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To win votes in the South, the White House may be backing away from its opposition to making new-generation space shuttle boosters in Mississippi.

That would be bad news for Utah, where current shuttle boosters are made by Thiokol. It also comes as the Senate will debate next week a space-funding bill. The House previously cut most funds for Mississippi boosters in its version of the bill.The Wall Street Journal used anonymous sources to report Friday that under pressure from Southern Republicans, White House budget director Richard Darman is backpedaling on opposition to the new boosters and is seeking funds to continue the project.

The new rocket plant would provide up to 3,100 jobs in the tri-corner area of Mississippi, Alabama and Tennessee.

Mississippi and Alabama are considered key battleground states in the upcoming presidential election, and have 16 electoral votes between them. Tennessee and its 10 electoral votes will likely go Democratic because Sen. Al Gore, D-Tenn., is running for vice president.

Meanwhile, Utah has only five electoral votes, and is considered to be solidly in support of Bush no matter what happens with the rocket plant.

Rep. Wayne Owens, D-Utah - who led the House fight to kill most funding for the new plant - said he has talked to NASA and other officials who support the contentions made in the Journal story.

"I have talked with people whose credentials are unimpeachable who assured me that is exactly what is happening, that the White House is going to support the ASRM (booster) and repudiate previous statements opposing it," Owens told the Deseret News.

He is urging Sen. Jake Garn, R-Utah, to seek an amendment next week when the Senate debates space funding to clearly state that the Senate opposes any moves to increase funding for the new plant.

Earlier rumors and stories suggested that supporters of the new plant may try to salvage such funding in back-door deals as a conference later works out differences in House and Senate versions of the bill, and Owens wants to prevent that.

Garn and Rep. Jim Hansen, R-Utah, whose district includes Thiokol, were on vacation Friday, and aides were unable to reach them for comment.

The White House, Darman's office, the office of Vice President Dan Quayle (who oversees space matters for the administration) and Quayle's National Space Council all declined comment on the Journal story and any backpedaling.

However, administration sources who declined to be quoted told the Deseret News that the administration has not yet changed its formal opposition to the new plant, and any backpedaling by Darman to Southern Republicans is being done on his own.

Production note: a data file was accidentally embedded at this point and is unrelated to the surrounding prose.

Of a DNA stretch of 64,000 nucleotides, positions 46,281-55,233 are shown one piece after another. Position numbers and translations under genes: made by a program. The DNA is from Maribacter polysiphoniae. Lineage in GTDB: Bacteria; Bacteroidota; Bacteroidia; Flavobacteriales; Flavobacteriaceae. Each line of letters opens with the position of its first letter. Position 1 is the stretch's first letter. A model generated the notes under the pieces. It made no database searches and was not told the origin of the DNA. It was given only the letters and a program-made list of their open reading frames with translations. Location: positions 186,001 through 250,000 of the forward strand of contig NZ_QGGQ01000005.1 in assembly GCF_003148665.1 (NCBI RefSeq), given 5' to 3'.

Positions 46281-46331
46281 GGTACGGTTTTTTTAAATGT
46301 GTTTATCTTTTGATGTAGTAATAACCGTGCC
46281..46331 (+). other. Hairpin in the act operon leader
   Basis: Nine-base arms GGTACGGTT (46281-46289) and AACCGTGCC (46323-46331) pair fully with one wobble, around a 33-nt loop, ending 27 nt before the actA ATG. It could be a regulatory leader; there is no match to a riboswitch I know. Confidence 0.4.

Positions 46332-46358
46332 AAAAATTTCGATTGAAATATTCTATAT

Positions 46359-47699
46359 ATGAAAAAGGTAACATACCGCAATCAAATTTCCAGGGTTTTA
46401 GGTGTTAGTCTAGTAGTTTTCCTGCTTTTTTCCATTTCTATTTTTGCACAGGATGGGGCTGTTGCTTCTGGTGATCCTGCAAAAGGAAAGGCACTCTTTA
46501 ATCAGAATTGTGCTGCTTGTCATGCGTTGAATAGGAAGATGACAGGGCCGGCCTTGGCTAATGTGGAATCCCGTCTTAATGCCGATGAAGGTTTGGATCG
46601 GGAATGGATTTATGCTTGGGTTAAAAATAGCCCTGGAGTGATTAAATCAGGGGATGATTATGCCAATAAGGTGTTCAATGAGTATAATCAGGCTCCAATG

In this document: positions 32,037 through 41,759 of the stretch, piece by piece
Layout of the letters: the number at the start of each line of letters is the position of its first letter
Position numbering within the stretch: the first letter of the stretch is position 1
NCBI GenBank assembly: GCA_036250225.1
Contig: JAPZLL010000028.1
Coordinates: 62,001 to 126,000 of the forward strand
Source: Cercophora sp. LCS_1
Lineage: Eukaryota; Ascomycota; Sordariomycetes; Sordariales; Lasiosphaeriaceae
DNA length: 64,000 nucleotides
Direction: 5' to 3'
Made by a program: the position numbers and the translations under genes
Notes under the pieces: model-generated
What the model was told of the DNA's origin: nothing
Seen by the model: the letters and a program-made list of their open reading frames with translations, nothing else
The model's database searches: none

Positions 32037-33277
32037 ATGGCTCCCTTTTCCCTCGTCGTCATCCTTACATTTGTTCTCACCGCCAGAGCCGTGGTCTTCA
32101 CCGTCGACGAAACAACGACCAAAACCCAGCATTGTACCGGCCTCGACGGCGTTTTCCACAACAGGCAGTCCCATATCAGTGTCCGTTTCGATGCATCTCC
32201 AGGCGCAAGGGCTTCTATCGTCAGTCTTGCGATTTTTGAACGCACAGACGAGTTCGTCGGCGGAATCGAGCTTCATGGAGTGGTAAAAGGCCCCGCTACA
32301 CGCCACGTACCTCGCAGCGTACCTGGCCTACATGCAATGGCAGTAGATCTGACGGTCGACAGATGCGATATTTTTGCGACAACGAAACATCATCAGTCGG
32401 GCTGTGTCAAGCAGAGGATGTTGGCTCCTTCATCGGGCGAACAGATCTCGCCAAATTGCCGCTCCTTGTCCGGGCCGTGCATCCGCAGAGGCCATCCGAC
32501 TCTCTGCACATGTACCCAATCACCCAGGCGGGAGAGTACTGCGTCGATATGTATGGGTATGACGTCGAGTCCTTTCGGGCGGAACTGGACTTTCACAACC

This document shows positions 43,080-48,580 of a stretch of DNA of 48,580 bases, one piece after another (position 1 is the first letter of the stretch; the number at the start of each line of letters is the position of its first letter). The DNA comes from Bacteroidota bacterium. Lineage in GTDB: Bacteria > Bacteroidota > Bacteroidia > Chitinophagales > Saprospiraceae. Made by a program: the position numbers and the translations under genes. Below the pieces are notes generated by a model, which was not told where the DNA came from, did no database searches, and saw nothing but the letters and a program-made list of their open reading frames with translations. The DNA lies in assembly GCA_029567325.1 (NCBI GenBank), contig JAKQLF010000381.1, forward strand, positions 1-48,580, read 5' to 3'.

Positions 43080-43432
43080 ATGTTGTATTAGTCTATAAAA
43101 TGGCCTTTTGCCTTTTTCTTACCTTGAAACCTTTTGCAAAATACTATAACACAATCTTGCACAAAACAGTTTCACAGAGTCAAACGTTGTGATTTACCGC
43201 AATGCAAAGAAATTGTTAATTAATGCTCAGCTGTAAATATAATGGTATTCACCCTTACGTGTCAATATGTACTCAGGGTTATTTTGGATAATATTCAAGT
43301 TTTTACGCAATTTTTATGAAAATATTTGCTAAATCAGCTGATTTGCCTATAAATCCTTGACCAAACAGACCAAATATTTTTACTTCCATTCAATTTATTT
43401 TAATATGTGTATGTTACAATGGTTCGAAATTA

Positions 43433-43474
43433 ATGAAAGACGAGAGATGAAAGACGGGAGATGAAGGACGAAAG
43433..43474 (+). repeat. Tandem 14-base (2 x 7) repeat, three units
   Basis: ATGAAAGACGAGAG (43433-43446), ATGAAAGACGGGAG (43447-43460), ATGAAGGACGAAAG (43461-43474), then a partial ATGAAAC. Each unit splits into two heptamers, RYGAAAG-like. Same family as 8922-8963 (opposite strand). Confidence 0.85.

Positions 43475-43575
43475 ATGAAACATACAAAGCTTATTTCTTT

Darman's Office of Management and Budget issued a statement on July 29 - which has not been formally withdrawn - opposing the new booster, saying its remaining $2.5 billion cost is too high and that Thiokol's redesigned motors would provide an adequate alternative.

Quayle has also consistently said the new plant is not needed. A letter he wrote in July said, "Safety problems associated with the existing space shuttle solid rocket motors have been corrected, and the number of projected space shuttle flights has declined. . .. The bottom line is that the space program doesn't need ASRM."

But congressional and administration sources say a main reason the Bush administration pulled funding for the boosters out of its proposed budget this year was to tweak House Appropriations Committee Chairman Jamie Whitten, D-Miss., for not providing more overall space funding. The new plant is in Whitten's district.

The Journal reported that when worried Republicans - which others said included Sens. Trent Lott and Thad Cochran, R-Miss.- complained about the White House pulling ASRM out of the budget, they were told not to worry, that it was just a tweak and there was no way the House would go against Whitten's wishes.

But to nearly everyone's surprise, the House lopsidedly approved an amendment by Owens in July to kill much of the funding for the new boosters - which led to howls to the administration by Southerners.

Some Utah Republican congressional sources complain Owens' amendment messed up strategy that Garn and Hansen had to allow construction to proceed slowly in Mississippi while Thiokol continued to quietly build boosters - and thereby salvage what was realistically possible.

However, Owens has said his amendment was the last chance to kill the Mississippi plant and save 4,000 jobs at Thiokol - and should help kill the overall ASRM program. He said another year's worth of funding for the plant would have put it too far along to ever kill.